Friday, March 09, 2007

Bette & Joan

I have been reading an awesome old-school book entitled Bette & Joan: The Divine Feud by Shaun Considine. It is perhaps the gayest thing I have ever read, and that includes HX Magazine and Factory Made. Bette Davis and Joan Crawford were some old time, mean assed, hardcore bitches that make any of these children in showbiz calling themselves "divas" these days laughable. Bette was the true actress while Joan was the true movie star. As the tale is told, Joan was desperate for Bette's approval in the beginning, which Bette hatefully would not give and would give only reads, but one Joan came into superstardom in her own right she could read just as hard on her nemesis.

Here is a favorite excerpt about Joan:

In 1953 at Universal, Rock Hudson was still a year away from hitting the big time with Jane Wyman in Magnificent Obsession. But Joan, after seeing an early cut of Captain Lightfoot, told Milton Rachmil, "That guy has got it. He's a combination of Gary Cooper and Robert Taylor." Hollywood lore said that Joan, with her normal enthusiasm, sent Rock her usual telegram. A dinner meeting at Brentwood followed, but on this night, perhaps heeding a rumor that Rock was gay, Joan changed her routine. It was a warm California evening, so after dinner they sat outside, drinking brandy by the pool. She entertained the bashful actor with stories of his favorite Metro stars, Garbo, Harlow, and his idol Clark Gable (whose lopsided grin Rock had borrowed for some of his early movies). Then the star suggested they swim in her heated pool. There were brand new trunks in the pool house for her guest to wear, and as he swam she sat nearby, nursing her drink and watching the magnificent Rock as he cut through the water. Afterward she suggested he shower and change, so they could go dancing. The story told, true or fabled, was that Rock was back in the pool house, taking a shower, when the lights went out. Suddenly he felt the warm, naked body of Joan Crawford beside him. "Sssh, baby," she whispered, "close your eyes and pretend I'm Clark Gable."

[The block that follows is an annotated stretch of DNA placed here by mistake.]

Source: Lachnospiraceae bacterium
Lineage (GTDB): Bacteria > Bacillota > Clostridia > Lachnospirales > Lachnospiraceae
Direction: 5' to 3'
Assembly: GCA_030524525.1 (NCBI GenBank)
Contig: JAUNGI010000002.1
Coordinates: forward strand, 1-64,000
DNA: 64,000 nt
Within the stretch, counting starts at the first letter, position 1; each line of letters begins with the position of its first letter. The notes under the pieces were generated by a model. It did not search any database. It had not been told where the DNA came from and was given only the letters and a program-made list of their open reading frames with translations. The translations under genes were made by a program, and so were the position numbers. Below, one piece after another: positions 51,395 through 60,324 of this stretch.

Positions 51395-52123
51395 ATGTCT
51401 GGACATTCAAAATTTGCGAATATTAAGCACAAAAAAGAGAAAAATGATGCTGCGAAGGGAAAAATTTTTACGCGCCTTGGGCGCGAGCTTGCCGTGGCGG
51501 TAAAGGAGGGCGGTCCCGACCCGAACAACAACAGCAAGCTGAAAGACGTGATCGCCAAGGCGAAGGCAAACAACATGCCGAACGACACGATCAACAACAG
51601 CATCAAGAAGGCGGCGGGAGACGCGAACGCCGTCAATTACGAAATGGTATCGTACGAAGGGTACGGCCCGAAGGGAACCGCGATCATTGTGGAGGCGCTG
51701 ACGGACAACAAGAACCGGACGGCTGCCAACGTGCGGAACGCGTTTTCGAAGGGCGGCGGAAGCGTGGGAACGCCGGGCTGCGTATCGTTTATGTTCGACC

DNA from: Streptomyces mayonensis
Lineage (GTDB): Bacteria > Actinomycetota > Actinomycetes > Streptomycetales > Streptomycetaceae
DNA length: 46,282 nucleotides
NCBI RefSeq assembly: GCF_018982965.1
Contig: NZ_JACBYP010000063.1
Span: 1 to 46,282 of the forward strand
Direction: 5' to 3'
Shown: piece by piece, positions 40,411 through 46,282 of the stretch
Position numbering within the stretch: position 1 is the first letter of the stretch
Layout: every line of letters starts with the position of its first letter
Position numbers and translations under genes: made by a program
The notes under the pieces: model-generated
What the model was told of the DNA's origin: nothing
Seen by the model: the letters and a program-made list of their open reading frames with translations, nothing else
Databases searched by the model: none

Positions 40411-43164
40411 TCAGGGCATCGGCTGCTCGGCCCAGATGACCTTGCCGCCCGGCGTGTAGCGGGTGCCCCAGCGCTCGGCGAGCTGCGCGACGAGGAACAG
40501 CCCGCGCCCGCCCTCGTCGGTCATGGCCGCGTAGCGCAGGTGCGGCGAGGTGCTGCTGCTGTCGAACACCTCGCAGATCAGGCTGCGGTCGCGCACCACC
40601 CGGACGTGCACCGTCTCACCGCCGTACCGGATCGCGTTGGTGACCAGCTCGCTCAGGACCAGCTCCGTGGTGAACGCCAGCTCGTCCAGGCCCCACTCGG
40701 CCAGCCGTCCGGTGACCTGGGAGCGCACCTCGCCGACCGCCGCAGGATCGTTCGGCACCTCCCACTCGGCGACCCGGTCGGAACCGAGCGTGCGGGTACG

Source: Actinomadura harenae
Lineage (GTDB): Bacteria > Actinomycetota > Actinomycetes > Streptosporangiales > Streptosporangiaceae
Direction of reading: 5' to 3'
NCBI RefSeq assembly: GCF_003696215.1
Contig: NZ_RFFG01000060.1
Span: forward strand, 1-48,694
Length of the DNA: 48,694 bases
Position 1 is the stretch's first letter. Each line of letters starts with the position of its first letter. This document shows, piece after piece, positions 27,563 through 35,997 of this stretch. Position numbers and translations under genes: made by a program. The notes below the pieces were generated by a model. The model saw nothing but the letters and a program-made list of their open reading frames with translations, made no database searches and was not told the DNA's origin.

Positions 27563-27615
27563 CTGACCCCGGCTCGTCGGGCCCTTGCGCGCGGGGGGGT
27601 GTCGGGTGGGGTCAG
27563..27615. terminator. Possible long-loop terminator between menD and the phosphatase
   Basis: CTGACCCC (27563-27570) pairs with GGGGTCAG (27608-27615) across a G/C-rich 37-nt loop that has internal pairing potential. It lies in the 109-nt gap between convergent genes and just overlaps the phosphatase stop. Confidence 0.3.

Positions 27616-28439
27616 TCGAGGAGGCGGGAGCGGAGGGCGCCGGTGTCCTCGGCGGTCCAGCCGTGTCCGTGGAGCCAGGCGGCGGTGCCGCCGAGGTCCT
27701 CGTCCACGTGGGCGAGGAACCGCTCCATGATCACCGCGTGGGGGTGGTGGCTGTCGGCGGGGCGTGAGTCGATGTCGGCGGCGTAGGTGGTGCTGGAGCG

And another:

[...]Bautzer's story was that Crawford was with him when they spotted the provocative young starlet [Marilyn Monroe], dressed in a tight tan skirt and white angora sweater, standing in line at Schenck's buffet table. Taking the intiative, Joan approached Marilyn and said sincerely, "You're very pretty, my dear, but you don't know shit about clothes."

One more:

[Joan] claimed she had not seen [The Star, in which Bette Davis's character was supposedly based on Joan]. "Of course I had heard she was supposed to be playing me," she said years later, "but I didn't believe it. Did you see the picture? It couldn't possibly be me. Bette looked so old, and so dreadfully overweight."

Next time, hatefullness from Bette.

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